Int J Biol Sci 2010; 6(7):834-844. doi:10.7150/ijbs.6.834 This issue
1. Biorefining Research Initiative and Department of Biology, Lakehead University, Thunder Bay, ON, P7B 5E1, Canada
2. State Key Laboratory for Agrobiotechnology and College of Biological Sciences, China Agricultural University, Beijing, 100193, P. R. China
3. Department of Chemistry, Lakehead University, Thunder Bay, ON, P7B 5E1, Canada
D-Xylitol is found in low content as a natural constituent of many fruits and vegetables. It is a five-carbon sugar polyol and has been used as a food additive and sweetening agent to replace sucrose, especially for non-insulin dependent diabetics. It has multiple beneficial health effects, such as the prevention of dental caries, and acute otitis media. In industry, it has been produced by chemical reduction of D-xylose mainly from photosynthetic biomass hydrolysates. As an alternative method of chemical reduction, biosynthesis of D-xylitol has been focused on the metabolically engineered Saccharomyces cerevisiae and Candida strains. In order to detect D-xylitol in the production processes, several detection methods have been established, such as gas chromatography (GC)-based methods, high performance liquid chromatography (HPLC)-based methods, LC-MS methods, and capillary electrophoresis methods (CE). The advantages and disadvantages of these methods are compared in this review.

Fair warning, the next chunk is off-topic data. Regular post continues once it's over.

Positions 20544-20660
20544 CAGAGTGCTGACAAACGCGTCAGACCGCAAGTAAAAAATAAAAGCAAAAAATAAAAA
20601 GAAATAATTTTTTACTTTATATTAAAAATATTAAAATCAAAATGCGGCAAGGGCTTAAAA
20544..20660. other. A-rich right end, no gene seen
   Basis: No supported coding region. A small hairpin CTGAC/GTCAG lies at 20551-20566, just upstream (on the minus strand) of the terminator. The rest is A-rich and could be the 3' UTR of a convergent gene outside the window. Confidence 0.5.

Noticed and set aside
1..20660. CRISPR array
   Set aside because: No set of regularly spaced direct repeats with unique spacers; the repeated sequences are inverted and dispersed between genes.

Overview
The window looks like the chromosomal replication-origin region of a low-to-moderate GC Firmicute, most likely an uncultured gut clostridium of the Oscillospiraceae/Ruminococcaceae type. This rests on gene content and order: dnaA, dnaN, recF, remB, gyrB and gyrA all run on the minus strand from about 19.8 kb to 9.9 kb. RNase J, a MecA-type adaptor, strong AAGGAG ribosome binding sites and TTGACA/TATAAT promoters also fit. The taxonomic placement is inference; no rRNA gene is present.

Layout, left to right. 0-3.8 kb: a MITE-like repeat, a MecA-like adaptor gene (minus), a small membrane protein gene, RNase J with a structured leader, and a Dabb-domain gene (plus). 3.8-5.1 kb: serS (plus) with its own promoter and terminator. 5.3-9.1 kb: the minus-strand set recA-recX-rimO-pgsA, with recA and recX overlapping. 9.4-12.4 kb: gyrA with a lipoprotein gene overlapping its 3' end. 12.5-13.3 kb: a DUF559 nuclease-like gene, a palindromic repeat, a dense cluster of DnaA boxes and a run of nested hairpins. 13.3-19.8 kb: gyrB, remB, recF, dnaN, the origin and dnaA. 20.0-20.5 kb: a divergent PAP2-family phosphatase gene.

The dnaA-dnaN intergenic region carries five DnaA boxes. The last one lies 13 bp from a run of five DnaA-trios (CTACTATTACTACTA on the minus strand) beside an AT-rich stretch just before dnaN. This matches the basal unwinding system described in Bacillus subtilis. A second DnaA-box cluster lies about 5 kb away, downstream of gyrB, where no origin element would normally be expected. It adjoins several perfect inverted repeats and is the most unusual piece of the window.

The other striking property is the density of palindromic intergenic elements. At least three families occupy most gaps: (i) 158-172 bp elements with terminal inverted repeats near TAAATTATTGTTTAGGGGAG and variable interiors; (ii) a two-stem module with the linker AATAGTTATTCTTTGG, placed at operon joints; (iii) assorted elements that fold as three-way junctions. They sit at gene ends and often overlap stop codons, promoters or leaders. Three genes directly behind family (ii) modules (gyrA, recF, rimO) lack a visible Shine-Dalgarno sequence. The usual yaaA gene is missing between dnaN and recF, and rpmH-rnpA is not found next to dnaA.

Keywords: D-xylitol, Bioconversion production, Detection methods, Saccharomyces cerevisiae, Candida.